What do the tragic events in Utoya and Oslo tell us about the status of far-right, anti-immigrant or Islamophobic politics in Norway, Scandinavia and the rest of Europe? Commentators and “security experts” — many of whom were initially convinced of the Islamic nature of the attacks — have spent the past month speculating.
What were the perpetrator’s motives? Was he radicalised by his time in the anti-immigrant Progress Party or through his links with the English Defence League? Did his extreme views on the nature of Islam and mainstream politics lead directly to scores of people losing their lives? Should Europe brace itself for future attacks inspired by the far right?
It is comforting to look for meaning behind individual acts of murderous violence. It is far more difficult to accept that there is no proven path to radicalisation that inevitably leads to violent extremism. “Security experts” should take note that there is not necessarily a direct link between a person holding “radical” political views and a willingness to commit violent acts.
Variations of the anti-establishment, virulently Islamophobic views attributed to Anders Behring Breivik are held by significant sections of European publics. They frequently emerge from the mouths of elected representatives of anti-immigrant populist parties in national and European parliaments. They are celebrated in the comment pages of distinguished publications across the world. Popular figureheads occasionally inform me of the impending Islamic takeover of Europe, backed up by dubious statistics regarding birthrates and migration patterns.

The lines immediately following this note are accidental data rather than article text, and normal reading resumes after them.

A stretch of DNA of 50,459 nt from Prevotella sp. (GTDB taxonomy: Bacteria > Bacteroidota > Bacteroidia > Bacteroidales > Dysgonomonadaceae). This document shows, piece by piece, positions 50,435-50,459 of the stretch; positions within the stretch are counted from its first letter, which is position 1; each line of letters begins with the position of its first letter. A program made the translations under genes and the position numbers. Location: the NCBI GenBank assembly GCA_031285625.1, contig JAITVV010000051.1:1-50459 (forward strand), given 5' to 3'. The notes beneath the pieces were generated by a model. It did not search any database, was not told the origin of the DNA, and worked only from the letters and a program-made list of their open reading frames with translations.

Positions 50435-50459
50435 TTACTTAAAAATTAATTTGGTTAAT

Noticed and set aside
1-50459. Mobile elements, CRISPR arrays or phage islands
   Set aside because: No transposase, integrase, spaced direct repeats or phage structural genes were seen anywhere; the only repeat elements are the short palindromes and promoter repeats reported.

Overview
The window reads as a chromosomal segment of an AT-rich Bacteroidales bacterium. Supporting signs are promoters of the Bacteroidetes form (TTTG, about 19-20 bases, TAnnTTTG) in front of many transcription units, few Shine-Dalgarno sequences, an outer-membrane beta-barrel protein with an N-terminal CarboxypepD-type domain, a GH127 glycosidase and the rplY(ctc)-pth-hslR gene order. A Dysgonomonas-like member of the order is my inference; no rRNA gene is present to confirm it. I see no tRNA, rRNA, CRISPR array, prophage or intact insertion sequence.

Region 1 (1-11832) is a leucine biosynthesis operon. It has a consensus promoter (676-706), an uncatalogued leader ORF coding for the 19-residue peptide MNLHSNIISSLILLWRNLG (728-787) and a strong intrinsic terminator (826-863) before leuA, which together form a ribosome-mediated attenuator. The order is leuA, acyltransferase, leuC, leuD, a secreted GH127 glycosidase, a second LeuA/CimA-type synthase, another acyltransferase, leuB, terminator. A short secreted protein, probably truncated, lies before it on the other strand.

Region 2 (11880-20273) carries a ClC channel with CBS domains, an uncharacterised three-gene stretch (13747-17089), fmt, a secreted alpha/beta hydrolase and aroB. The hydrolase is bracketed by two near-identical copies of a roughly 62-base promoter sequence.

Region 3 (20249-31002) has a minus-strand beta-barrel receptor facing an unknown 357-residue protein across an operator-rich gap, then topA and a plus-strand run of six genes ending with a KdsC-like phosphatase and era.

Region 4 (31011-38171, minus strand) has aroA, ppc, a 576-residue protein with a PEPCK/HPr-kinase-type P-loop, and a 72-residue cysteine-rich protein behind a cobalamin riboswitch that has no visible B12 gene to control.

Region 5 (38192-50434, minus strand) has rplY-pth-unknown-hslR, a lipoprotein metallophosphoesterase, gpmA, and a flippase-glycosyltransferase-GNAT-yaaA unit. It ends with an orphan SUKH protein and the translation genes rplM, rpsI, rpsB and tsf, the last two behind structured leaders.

These “radical” views are not the sole preserve of a disparate violent fringe — they are becoming legitimised as part of the political discourse. The “one long scream of resentment”, in the words of the late historian Tony Judt, “at immigrants, at unemployment, at crime and insecurity, at ‘-’ and in general at ‘-’ who have brought it all about” is being heard by more people than ever before. Yet there is a danger of reading too much into these opinions as the catalyst for an individual atrocity.
Those who feel that these events offer up the opportunity to diminish the power of far right, anti-immigrant or Islamophobic populist parties may also be disappointed: many of their supporters are horrified by these events too. Norway’s anti-immigrant FrP party leader, Siv Jensen, stated, soon after the attacks, that “an extremist” conducted these “repulsive” attacks and that “we stand together in this tragedy”. So events like this can actually play a role in mainstreaming these parties. It allows them to say: “We are not the extremists — they are the extremists. We abhor violence. We are a legitimate part of the democratic mainstream.”
Anti-immigrant populism is gaining momentum across Europe, taking advantage of sizable economic and social fears, a growing anti-elite sentiment and the creeping legitimisation of Islamophobia. These parties should be opposed not because they may have tangentially “inspired” individual acts of symbolic violence, but because their programme is dehumanising, sectarian and threatens the basis of a stable, cohesive society.
(mondediplo.com / 02.09.2011)